This narrative tells the story of Nastia, a Ukrainian woman born about 1945 who becomes an engineer, wife and mother during the Brezhnev period of the Soviet Union, emigrates after the fall of the Iron Curtain and leads the difficult life of a poor immigrant woman in Berlin up to the present. A plausible, realistic, sober and hauntingly timely depiction of the challenges of a middle-class life in the Soviet Union and those confronting Eastern European immigrants in Western Europe.
The anonymous narrator, whose mother was brought to Germany from Ukraine as a forced labourer in 1944 and drowned herself in 1956, moves to Berlin after the fall of the Wall. She hires Nastia, a Ukrainian immigrant of about 50, as a cleaner. The narrator is reminded of her mother, and recounts Nastia’s biography.
Nastia was born during the German occupation, studying in Kiev and becoming a building engineer. She married Roman, a Crimean Karaite, who had persuaded an administrative official to change his ‘nationality’ from ‘Jewish’ to ‘Ukrainian’, and so avoided Soviet anti-Semitism. Their daughter, Vika, was ‘a difficult, withdrawn child’ who had then married at 19 and had a child. With Nastia’s invalid mother, the extended family of six lived in a tiny flat.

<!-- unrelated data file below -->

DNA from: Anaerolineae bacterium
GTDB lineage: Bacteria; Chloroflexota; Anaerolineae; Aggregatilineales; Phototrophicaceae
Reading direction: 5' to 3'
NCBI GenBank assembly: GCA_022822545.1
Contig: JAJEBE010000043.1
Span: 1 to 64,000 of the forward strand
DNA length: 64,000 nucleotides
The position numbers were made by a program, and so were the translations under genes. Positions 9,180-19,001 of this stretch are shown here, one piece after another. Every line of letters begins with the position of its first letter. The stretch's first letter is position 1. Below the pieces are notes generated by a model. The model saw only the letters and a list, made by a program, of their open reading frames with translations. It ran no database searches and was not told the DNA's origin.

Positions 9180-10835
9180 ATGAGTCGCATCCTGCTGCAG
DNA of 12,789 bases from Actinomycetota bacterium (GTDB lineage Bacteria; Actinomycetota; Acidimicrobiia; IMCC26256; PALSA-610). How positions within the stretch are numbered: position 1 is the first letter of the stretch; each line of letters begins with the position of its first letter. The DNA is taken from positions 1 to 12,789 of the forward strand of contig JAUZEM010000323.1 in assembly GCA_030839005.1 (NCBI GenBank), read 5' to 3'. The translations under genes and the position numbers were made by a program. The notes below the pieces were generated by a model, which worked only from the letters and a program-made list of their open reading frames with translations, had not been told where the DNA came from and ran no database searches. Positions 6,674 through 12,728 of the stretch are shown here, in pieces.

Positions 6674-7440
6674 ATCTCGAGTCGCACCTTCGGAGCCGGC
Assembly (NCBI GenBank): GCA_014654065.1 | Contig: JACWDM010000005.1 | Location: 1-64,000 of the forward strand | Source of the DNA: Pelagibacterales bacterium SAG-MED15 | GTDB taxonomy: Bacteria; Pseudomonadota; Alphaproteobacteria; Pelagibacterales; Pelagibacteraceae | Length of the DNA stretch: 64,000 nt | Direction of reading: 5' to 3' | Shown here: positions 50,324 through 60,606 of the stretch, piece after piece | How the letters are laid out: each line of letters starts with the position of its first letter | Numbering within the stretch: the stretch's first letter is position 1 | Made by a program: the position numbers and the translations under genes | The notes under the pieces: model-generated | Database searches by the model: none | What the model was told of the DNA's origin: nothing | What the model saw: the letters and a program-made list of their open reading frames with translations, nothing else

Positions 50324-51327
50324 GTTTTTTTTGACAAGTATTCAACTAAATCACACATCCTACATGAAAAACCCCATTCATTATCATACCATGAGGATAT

The Ukrainian economy collapsed along with the Soviet Union. Vika’s husband disappeared and Vika emigrated illegally. Roman and Nastia divorced, and food was scarce. Nastia emigrated to Germany, where her older sister Tania lived. When Nastia overstayed her visa, a Russian provided her with forged papers, enabling her to live on Tania’s sofa and work, off the books, as a cleaner.
At this point Nastia’s story rejoins the narrator’s chronology. Using her forged papers, Nastia obtains a provisional residence permit. However, the forgery is exposed and in order to remain in Germany, Nastia marries a German, Achim, recruited through an advertisement. He is indolent and antisocial.
Achim dies, and Nastia receives a widow’s pension; she moves in with the narrator, who says they are friends, although she still employs Nastia as a cleaner. Nastia remains aloof, rejecting the narrator as non-Ukrainian.
After a silence of many years, Vika calls Nastia from a hospital in the Netherlands. Nastia enjoys a summer holiday on the Mediterranean in Sardinia with the narrator, ‘for the first and probably last time in her life’. She obtains German citizenship, but although her legal status in Ukraine is uncertain, she packs and leaves for Kiev.
Nastia’s Tears begins as a story within a story, but the outer and inner stories ultimately merge. Told largely from the perspective of the first-person narrator, from a very early stage Nastia’s history is recounted in the third person. However, in contrast to the modern psychological novel characters’ motivations are not often made clear or logical, and the text has the aloof, almost documentary point of view that has become a hallmark of Wodin’s work, favouring telling over showing. The rhythm of the writing is lively and varied.
Wodin’s She Came from Mariupol (Michigan State UP, forthcoming April 2022, trans. Alfred Kueppers), which was also a jury selection for New Books in German.
Rights already sold: The Netherlands, Atlas Contact